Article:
Written by attorney Scott Charles Rowland

Your Guide to Obtaining A Divorce in Florida


Florida, along with the majority of the U.S. States has adopted "no-fault" legislation on the issue of divorce. The terms "divorce" and "dissolution" may be used interchangeably.

There are two (2) no-fault grounds for divorce under Florida law: 1) irretrievable breakdown of the marriage; and 2) the mental incapacity of a spouse (this ground requires that the party alleged to be incapacitated have been adjudged such under the applicable statute for a preceding period of at least three years).


The residency requirement for filing a petition for dissolution in Florida is that either spouse resided in the State of Florida for a continuous period of six (6) months immediately preceding the filing of the petition for dissolution.

WAITING PERIOD Absent compelling reasons and the court’s consent, a divorce cannot be granted until after the expiration of at least twenty (20) days from filing the petition for dissolution.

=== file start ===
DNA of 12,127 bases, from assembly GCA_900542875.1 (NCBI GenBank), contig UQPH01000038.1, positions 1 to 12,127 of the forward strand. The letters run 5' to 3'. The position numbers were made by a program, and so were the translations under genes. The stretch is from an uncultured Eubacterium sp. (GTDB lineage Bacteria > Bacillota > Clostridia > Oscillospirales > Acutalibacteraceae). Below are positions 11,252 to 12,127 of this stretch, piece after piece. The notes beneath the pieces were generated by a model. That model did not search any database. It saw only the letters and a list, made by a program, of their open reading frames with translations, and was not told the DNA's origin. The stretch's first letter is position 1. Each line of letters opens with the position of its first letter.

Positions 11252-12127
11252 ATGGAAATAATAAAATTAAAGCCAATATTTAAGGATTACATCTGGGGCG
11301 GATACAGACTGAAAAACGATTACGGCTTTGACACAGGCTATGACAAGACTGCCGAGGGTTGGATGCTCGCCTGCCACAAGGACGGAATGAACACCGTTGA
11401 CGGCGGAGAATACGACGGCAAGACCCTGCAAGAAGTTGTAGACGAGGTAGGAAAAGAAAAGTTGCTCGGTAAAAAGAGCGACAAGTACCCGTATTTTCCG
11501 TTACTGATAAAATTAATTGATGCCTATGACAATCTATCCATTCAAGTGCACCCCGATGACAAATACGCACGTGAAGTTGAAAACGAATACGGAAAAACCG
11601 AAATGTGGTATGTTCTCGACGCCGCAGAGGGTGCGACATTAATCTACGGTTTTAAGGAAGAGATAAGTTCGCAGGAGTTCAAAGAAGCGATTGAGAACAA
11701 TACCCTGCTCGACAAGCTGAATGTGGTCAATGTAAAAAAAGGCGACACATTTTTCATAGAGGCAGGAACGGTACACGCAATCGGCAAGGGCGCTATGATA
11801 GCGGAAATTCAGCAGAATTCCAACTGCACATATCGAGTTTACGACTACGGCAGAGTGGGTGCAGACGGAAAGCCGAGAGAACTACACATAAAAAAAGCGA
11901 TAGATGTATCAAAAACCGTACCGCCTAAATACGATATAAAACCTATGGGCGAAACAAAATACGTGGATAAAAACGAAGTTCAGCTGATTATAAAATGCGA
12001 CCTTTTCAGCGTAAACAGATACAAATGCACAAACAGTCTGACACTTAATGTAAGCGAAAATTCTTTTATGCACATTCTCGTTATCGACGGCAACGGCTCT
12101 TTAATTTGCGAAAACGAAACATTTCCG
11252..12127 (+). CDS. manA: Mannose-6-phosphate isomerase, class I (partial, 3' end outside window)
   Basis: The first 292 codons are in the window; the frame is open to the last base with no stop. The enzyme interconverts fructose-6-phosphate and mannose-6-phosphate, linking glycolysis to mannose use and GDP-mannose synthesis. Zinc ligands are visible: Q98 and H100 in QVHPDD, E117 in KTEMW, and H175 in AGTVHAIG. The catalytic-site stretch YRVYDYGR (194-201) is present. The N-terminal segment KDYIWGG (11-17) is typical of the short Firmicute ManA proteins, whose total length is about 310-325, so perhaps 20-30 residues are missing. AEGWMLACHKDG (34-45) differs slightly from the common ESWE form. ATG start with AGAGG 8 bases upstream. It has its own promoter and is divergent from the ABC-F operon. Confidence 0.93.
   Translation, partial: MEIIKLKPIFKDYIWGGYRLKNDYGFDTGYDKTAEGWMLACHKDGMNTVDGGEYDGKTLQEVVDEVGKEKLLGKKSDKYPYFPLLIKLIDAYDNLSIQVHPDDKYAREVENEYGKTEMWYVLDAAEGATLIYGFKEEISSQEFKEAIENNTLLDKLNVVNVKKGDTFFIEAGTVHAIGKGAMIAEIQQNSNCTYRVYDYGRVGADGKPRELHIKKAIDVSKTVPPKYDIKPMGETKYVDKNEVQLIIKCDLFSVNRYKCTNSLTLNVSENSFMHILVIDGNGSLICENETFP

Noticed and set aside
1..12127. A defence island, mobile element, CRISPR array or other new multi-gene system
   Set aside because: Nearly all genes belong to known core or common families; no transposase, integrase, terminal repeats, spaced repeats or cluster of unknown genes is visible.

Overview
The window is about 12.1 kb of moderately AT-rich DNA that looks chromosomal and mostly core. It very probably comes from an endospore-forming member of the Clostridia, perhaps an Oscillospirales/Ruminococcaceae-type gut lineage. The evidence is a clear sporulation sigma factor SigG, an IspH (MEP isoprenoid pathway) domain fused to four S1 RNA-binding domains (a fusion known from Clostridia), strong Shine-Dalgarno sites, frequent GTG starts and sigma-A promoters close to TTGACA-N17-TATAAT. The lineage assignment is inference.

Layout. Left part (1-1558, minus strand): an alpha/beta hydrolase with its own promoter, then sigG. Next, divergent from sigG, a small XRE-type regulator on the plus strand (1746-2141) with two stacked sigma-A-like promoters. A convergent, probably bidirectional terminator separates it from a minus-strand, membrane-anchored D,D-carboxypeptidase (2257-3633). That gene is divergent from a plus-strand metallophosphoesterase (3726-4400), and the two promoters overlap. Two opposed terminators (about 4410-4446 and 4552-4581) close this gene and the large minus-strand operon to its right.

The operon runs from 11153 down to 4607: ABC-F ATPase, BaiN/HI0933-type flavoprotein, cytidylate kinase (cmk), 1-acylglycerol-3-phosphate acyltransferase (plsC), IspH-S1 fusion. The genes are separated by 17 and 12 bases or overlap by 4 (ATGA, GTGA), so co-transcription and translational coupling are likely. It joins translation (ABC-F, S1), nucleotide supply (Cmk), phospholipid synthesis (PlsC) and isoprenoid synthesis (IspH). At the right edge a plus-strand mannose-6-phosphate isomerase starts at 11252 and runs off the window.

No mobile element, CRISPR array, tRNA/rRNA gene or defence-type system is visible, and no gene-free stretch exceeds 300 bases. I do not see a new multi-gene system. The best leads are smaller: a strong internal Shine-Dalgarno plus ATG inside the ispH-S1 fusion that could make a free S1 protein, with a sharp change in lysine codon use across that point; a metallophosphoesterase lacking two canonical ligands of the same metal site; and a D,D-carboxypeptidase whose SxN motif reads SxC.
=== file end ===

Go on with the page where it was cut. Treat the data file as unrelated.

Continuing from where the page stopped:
Florida has adopted statutes embracing the concept of shared parenting and shared parental responsibility and has rejected the concepts of "custody" and "visitation" that most of us associate with divorce. Therefore, sole parental responsibility is rarely granted. The circumstances for granting sole parental responsibility will be discussed in our follow-up consultation. Shared parenting means that both parents share the major decision making regarding the child’s health, education and welfare. It does not mean that the parents share equal time with the child(ren). The court will ordinarily appoint a residential parent with whom the child(ren) lives and will order a schedule of shared parenting time.